trans (ekstasis): The condition expressed by this word is a mental state in which the person affected is partially or wholly unconscious of objective sensations, but intensely alive to subjective impressions which, however they may be originated, are felt as if they were revelations from without. They may take the form of visual or auditory sensations or else of impressions of taste, smell, heat or cold, and sometimes these conditions precede epileptic seizures constituting what is named the aura epileptica. The word occurs 5 times in the King James Version, twice in the story of Balaam (Numbers 24:4, 16), twice in the history of Peter (Acts 10:10; Acts 11:5), and once in that of Paul (Acts 22:17). In the Balaam story the word is of the nature of a gloss rather than a translation, as the Hebrew naphal means simply "to fall down" and is translated accordingly in the Revised Version (British and American). Here Septuagint has en hupno, "in sleep" (see SLEEP, DEEP). In Peter's vision on the housetop at Joppa he saw the sail (othone) descending from heaven, and heard a voice. Paul's trance was also one of both sight and sound. The vision on the Damascus road (Acts 9:3-9) and that recorded in 2 Corinthians 12:2-4 were also cases of trance, as were the prophetic ecstasies of Saul, Daniel and Elisha, and the condition of John in which he says that he was "in the Spirit" (Revelation 1:10).
The border line between trance and dream is indefinite: the former occurs while one is, in a sense, awake; the latter takes place in the passage from sleep to wakefulness. The dream as well as the vision were supposed of old to be channels of revelation (Job 33:15). In Shakespearean English, "trance" means a dream (Taming of the Shrew, I, i, 182), or simply a bewilderment (Lucrece, 1595).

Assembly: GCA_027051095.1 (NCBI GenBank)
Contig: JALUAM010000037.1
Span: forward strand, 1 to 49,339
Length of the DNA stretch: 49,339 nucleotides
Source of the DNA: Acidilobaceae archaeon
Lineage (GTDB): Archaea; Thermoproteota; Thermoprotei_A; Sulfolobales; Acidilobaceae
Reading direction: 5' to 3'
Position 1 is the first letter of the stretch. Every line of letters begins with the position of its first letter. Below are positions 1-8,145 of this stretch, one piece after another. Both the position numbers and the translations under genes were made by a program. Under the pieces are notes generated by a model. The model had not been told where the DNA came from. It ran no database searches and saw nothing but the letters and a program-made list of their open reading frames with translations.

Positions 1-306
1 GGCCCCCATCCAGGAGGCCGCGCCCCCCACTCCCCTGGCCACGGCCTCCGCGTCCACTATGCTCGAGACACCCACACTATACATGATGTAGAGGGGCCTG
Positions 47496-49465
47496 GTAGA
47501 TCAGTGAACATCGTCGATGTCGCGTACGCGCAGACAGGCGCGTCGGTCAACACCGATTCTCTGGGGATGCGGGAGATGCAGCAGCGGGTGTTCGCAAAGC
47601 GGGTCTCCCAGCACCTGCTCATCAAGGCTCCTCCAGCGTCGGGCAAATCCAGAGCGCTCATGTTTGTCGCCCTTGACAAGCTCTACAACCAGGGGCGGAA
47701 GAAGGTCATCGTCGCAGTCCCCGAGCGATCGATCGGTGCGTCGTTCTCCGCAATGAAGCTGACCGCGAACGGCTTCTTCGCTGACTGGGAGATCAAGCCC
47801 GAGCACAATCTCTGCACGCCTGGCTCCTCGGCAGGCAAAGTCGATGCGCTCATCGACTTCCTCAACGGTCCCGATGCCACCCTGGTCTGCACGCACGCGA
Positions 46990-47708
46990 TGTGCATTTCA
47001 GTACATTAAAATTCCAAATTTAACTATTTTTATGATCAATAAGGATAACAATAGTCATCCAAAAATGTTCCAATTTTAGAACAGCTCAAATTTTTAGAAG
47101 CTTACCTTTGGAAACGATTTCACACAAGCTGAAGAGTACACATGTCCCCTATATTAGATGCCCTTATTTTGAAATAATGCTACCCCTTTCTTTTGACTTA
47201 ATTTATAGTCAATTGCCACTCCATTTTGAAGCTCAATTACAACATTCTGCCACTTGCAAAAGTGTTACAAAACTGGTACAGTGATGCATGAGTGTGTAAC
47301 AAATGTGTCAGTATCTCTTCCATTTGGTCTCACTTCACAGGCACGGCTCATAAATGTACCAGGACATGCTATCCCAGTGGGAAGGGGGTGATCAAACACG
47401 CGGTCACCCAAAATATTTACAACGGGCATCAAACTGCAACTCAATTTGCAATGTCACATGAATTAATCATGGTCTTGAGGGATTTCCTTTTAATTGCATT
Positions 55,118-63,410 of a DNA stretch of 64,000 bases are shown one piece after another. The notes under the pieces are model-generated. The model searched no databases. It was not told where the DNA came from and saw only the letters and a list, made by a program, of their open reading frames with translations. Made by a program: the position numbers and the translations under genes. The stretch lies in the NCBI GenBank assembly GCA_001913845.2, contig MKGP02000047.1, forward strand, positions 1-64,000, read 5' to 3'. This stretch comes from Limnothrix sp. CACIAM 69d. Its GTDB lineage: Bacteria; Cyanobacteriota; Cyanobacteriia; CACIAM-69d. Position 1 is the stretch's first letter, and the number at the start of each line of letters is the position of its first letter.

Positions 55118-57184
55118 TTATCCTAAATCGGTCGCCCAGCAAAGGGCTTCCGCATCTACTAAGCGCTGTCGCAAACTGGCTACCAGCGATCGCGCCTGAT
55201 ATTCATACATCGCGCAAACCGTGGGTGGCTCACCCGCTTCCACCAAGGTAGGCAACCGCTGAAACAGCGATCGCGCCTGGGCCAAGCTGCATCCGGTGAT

In the phenomena of hypnotic suggestion, sometimes affecting a number of persons simultaneously we have conditions closely allied to trance, and doubtless some of the well-authenticated phantom appearances are similar subjective projections from the mind affecting the visual and auditory centers of the brain.
Easton's Bible Dictionary
(Gr. ekstasis, from which the word "ecstasy" is derived) denotes the state of one who is "out of himself." Such were the trances of Peter and Paul, Acts 10:10
, ecstasies, "a preternatural, absorbed state of mind preparing for the reception of the vision", (Comp. 2 Corinthians 12:1
-4). In Mark 5:42
and Luke 5:26
the Greek word is rendered "astonishment," "amazement" (Comp. Mark 16:8
; Acts 3:10
Webster's Revised Unabridged Dictionary
) A tedious journey.
2. (n.) A state in which the soul seems to have passed out of the body into another state of being, or to be rapt into visions; an ecstasy.
3. (n.) A condition, often simulating death, in which there is a total suspension of the power of voluntary movement, with abolition of all evidences of mental activity and the reduction to a minimum of all the vital functions so that the patient lies still and apparently unconscious of surrounding objects, while the pulsation of the heart and the breathing, although still present, are almost or altogether imperceptible.
4. (v. t.) To entrance.
5. (v. t.) To pass over or across; to traverse.
6. (v. i.) To pass; to travel.
Strong's Hebrew8639. tardemah -- deep sleep...
deep sleep. From radam; a lethargy or (by implication) trance
-- deep sleep. see
HEBREW radam. << 8638, 8639. tardemah. 8640 >>. Strong's Numbers. /hebrew/8639.htm - 6k
935. bo -- to come in, come, go in, go
... let, thing for) to come (against, in, out, upon, to pass), depart, X doubtless again, +
eat, + employ, (cause to) enter (in, into, -tering, -trance, -try), be ...
/hebrew/935.htm - 8k